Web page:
Elections in Russia
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On the federal level, Russia elects a president as head of state and a legislature, one of the two chambers of the Federal Assembly. The president is elected for, at most, two consecutive six-year terms (raised from four years from December 2008).
- Perhaps the most important requirement in an election is that voters have a choice. It sounds trivial, but that is something that has been lacking in most Russian elections held under Vladimir Putin’s rule.
- Vladimir Kara-Murza, "As the Kremlin Tightens the Screws, It Invites Popular Revolt" (20 July 2017), Spotlight on Russia, World Affairs Journal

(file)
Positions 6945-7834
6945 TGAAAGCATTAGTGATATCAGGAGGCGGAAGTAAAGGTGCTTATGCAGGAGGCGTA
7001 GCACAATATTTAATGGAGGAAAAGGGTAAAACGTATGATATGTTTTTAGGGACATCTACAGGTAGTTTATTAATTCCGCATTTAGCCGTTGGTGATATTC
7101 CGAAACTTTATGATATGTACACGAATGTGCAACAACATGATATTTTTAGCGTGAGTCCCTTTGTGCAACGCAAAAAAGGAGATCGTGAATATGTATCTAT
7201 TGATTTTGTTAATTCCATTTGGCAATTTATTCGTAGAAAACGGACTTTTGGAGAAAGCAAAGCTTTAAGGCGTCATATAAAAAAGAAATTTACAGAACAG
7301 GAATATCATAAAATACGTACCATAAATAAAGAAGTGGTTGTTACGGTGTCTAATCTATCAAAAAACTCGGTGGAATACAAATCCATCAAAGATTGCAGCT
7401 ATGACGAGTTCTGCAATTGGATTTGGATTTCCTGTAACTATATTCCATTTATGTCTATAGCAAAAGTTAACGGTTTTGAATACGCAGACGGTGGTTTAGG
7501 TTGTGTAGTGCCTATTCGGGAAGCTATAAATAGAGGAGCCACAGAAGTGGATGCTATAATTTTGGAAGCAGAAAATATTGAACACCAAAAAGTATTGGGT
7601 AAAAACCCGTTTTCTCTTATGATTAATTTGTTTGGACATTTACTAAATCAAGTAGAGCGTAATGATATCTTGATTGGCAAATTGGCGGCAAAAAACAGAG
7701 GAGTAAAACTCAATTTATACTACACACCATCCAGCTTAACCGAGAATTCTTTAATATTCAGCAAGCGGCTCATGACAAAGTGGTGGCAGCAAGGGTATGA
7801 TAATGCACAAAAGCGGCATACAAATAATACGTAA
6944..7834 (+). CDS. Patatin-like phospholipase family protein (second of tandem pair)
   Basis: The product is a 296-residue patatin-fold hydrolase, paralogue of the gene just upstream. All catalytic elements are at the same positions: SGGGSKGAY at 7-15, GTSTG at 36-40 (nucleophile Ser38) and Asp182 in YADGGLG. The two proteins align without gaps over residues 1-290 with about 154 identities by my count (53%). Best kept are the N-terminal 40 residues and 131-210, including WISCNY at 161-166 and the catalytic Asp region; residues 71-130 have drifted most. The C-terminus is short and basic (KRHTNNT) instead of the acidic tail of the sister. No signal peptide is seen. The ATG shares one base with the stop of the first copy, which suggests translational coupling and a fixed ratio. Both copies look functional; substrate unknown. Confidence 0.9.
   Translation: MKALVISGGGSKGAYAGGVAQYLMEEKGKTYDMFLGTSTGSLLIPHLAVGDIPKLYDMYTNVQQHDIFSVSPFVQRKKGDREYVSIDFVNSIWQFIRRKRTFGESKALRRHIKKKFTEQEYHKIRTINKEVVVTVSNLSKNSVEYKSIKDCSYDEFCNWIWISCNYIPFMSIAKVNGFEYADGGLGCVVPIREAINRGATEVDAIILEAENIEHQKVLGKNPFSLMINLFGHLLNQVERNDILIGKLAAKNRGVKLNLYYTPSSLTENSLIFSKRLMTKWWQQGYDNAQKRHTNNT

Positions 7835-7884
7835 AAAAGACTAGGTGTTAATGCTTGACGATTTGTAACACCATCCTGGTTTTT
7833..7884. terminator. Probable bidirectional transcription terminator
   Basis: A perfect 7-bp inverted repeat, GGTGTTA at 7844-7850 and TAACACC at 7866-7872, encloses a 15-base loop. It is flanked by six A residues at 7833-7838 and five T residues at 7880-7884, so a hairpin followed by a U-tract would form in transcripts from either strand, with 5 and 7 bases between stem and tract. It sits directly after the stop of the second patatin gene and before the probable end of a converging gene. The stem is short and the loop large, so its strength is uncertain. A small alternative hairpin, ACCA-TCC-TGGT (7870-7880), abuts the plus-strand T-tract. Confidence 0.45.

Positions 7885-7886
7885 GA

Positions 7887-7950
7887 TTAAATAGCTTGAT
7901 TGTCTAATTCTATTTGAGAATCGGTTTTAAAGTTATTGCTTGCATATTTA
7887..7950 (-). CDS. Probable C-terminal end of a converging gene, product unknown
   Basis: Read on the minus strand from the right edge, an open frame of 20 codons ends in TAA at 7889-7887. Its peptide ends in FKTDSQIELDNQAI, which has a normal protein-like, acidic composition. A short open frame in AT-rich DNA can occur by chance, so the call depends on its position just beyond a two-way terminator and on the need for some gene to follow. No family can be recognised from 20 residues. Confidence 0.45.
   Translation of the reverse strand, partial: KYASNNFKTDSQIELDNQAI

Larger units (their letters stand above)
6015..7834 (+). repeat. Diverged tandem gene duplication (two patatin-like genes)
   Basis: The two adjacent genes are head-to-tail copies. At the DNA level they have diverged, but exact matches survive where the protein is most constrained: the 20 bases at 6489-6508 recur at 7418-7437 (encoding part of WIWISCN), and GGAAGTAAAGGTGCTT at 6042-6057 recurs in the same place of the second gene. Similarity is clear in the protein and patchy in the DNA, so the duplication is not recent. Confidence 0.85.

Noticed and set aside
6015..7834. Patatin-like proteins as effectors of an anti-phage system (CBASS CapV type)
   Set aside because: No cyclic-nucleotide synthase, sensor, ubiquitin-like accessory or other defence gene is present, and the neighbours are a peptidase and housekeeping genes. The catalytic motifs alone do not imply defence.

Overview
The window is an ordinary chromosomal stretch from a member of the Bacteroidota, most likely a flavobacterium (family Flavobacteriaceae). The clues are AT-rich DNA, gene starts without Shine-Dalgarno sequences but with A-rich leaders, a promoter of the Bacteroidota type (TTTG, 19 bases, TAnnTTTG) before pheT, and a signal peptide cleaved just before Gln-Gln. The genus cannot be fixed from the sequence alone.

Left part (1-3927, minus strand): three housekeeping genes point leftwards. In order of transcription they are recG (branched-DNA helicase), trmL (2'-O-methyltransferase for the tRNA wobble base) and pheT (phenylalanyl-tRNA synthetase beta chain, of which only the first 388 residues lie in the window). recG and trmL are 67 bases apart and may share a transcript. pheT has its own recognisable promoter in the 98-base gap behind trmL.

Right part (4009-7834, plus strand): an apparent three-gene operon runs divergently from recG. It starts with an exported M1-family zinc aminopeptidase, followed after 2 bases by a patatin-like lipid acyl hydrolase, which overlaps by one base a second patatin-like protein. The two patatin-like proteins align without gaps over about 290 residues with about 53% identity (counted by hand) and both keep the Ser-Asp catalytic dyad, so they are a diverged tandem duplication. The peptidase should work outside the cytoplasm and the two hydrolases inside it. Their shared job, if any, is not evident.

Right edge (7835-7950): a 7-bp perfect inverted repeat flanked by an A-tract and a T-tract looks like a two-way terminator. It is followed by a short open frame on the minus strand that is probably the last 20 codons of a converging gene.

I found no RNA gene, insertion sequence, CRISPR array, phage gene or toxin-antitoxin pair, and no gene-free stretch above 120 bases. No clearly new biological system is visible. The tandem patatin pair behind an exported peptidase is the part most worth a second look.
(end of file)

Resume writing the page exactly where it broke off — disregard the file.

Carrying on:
- We will never know if Putin could win a free and fair election again, because there will never be such an election while he remains in power. Successful revolution against Putin’s dictatorship seems unlikely.
- Michael McFaul, "Russia’s Road to Autocracy" (October 2021), Journal of Democracy, Vol. 32, Issue 4, pp. 11–26
- Democracy never took hold in Russia, in the sense that power never changed hands after freely contested elections.
- Timothy Snyder, The Road to Unfreedom, p. 43
- The Russian Federation has created limitations that are not conducive to undertaking election observation.
- Christian Strohal, as quoted in "European Group Cancels Mission to Observe Russian Election, Citing Restrictions" (2008), by C.J. Chivers, The New York Times
- Encyclopedic article on Elections in Russia on Wikipedia